January 10, 2014

The Tenth of January: gallery of tragedy

"Look at that girl! I’d kill myself if I looked like that!" It was meant as a whisper, but Asenath Martyn heard it anyway. She knew what she looked like: she had a hunched back and a scar across her mouth, the result of abuse from a mother who was now dead. Sene, as she was known, knew something was wrong with her simple life, living with her father in Lawrence, Massachusetts, and working for the Pemberton Mills. She loved a boarder in their home, Richard "Dick" Cross, and the two had become engaged. She had learned, however, that Cross intended to marry her only out of pity, and that he really loved Sene's friend, the pretty Del Ivory (who "counted her rejected lovers by the score"). In this case, however, Del loved Dick back.

Such is the narrative in "The Tenth of January," a short story by Elizabeth Stuart Phelps, set in late 1859 and early 1860, but published in the Atlantic Monthly for March 1868. It was later collected in Men, Women, and Ghosts in 1869. What Sene and the other characters did not know, but contemporary readers certainly did, was that the real story would come to its climax on the titular date, January 10, 1860, when everyone would be killed in one of the most horrific industrial accidents in the history of the United States.

When the Pemberton Mills collapsed without warning that day, its five stories turned to rubble within a minute or so, an estimated 500 to 750 were inside — in addition to the scores that died (some charred beyond recognition), survivors were mangled or cut to pieces. Most of the victims were young girls. Charitable donations to their families amounted to $4000 within two days. In fact, on the list of victims, an "Asenath Martin" was marked as unrecovered or unidentified. Phelps describes the scene in her fictional account:

A network twenty feet high, of rods and girders, of beams, pillars, stairways, gearing, roofing, ceiling, walling; wrecks of looms, shafts, twisters, pulleys, bobbins, mules, locked and interwoven; wrecks of human creatures wedged in; a face that you know turned up at you from some pit which twenty-four hours' hewing could not open; a voice that you know crying after you from God knows where; a mass of long, fair hair visible here, a foot there, three fingers of a hand over there; the snow bright-red under foot; charred limbs and headless trunks tossed about; strong men carrying covered things by you, at sight of which other strong men have fainted; the little yellow jet that flared up, and died in smoke, and flared again, leaped out, licked the cotton-bales, tasted the oiled machinery, crunched the netted wood, danced on the heaped-up stone, threw its cruel arms high into the night, roared for joy at helpless firemen, and swallowed wreck, death, and life together out of your sight, — the lurid thing stands alone in the gallery of tragedy.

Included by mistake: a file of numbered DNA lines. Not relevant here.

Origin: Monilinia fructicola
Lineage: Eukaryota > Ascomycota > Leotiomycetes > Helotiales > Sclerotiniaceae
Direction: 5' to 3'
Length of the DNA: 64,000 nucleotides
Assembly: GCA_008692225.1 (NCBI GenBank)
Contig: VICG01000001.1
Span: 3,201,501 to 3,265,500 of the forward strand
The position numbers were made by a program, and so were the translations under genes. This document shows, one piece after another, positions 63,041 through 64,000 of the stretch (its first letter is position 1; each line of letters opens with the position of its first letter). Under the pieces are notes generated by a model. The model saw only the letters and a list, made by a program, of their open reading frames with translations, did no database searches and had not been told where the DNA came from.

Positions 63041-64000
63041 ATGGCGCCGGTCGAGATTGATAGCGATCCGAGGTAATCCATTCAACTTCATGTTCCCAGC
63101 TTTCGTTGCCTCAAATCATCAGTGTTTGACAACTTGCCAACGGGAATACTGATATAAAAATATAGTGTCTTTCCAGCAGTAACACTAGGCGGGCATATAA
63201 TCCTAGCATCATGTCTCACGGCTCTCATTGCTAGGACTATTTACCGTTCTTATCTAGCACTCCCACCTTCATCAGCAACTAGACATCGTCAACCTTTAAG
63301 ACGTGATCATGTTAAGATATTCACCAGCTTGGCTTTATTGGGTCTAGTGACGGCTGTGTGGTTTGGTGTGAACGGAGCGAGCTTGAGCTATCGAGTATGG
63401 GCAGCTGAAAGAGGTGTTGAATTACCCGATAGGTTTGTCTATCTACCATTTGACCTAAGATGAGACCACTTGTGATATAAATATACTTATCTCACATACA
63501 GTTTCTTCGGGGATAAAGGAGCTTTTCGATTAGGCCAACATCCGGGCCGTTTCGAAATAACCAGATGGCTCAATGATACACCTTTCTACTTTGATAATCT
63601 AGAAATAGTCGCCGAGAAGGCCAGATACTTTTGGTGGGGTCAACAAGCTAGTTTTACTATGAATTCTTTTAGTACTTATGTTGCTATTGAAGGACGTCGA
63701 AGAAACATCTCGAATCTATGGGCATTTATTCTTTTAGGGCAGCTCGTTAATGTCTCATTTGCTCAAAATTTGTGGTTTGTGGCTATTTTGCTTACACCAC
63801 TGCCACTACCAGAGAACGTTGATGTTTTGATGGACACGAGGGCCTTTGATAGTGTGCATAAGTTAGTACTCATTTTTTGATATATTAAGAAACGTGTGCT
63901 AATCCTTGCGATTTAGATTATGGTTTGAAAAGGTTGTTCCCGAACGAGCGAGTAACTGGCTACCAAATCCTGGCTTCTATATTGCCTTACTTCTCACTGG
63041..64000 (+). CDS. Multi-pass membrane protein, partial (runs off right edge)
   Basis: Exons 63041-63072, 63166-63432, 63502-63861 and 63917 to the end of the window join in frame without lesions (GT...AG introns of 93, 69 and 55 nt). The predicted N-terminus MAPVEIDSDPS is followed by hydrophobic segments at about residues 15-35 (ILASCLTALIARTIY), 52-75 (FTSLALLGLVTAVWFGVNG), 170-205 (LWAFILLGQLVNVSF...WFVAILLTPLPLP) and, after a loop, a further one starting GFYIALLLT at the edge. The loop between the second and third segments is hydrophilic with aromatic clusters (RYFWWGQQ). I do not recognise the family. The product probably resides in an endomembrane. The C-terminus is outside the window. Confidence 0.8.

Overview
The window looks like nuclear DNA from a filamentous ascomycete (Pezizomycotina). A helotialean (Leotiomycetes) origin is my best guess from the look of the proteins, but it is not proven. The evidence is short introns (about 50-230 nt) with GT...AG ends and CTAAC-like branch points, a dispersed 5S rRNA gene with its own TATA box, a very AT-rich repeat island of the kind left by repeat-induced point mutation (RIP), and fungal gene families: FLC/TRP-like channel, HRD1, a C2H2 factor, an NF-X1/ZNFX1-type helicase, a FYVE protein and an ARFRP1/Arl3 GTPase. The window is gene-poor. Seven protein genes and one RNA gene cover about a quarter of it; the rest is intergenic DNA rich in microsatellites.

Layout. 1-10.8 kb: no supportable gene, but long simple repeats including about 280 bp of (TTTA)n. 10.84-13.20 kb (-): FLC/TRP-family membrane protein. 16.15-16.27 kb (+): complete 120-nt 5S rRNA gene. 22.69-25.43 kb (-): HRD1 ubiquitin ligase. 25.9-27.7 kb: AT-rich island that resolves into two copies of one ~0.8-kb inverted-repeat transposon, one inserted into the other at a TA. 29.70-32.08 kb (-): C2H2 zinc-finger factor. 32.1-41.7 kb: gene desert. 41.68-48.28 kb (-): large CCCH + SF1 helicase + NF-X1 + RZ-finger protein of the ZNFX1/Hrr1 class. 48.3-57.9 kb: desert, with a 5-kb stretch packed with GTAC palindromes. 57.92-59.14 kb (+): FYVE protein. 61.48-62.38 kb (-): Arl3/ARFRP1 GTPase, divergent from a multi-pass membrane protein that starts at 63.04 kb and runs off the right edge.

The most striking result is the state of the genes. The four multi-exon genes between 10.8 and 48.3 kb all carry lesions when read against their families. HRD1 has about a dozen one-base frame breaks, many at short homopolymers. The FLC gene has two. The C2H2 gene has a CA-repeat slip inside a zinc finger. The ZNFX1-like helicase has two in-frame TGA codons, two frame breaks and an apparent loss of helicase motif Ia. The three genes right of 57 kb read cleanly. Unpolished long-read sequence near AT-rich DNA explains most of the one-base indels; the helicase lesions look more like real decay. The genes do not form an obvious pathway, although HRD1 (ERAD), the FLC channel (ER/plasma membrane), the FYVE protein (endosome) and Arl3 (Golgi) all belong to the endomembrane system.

But Sene, Del, and Dick did not know any of this was coming. Sene had been secretly struggling with what to do about Dick; she knew it was best to cut off the engagement so that he and Del could be happy together. But that meant sacrificing her own happiness, or as little of it as she had anyway. But Phelps narrates that, "Asenath was no heroine, you see." On the morning of January 10, however, she had made a decision which left her unburdened (presumably, she would give up on Dick, but the text is not clear at this point).

She goes to work, feeling more and more settled in her decision, more at peace with God and her disfigurement... when disaster strikes. Phelps tells us that the telegraph cables spread the message far and wide, that people were swept up in the horrible news... at least temporarily, before going back to their own lives. But what of the people of Lawrence and the Pemberton Mills? What of Asenath Martyn, her father, her lover, and her friend?

One that we love may go upon battle-ground, and we are ready for the worst: we have said our goodbys; our hearts wait and pray: it is his life, not his death, which is the surprise. But that he should go out to his safe, daily, commonplace occupations, unnoticed and uncaressed, — scolded a little, perhaps, because he leaves the door open, and tells us how cross we are this morning; and they bring him up the steps by and. by, a mangled mass of death and horror,— that is hard.

Today, and in her own lifetime, Elizabeth Stuart Phelps was best known for her 1868 novel The Gates Ajar and its sequels. There is no doubt in my mind, however, that "The Tenth of January" should be remembered today as one of her most powerful, most well-written, and most emotionally moving works. Her talents are on full display here: in descriptions of the town, in the relatable feelings of uncertainty in the lead character, the harrowing descriptions from inside the collapsed structure, and the gut-wrenching realism of its aftermath (not to mention the tantalizing ending). Though long for a short story, it can be read in one sitting. I can't recommend enough that today's readers take the time to do so.

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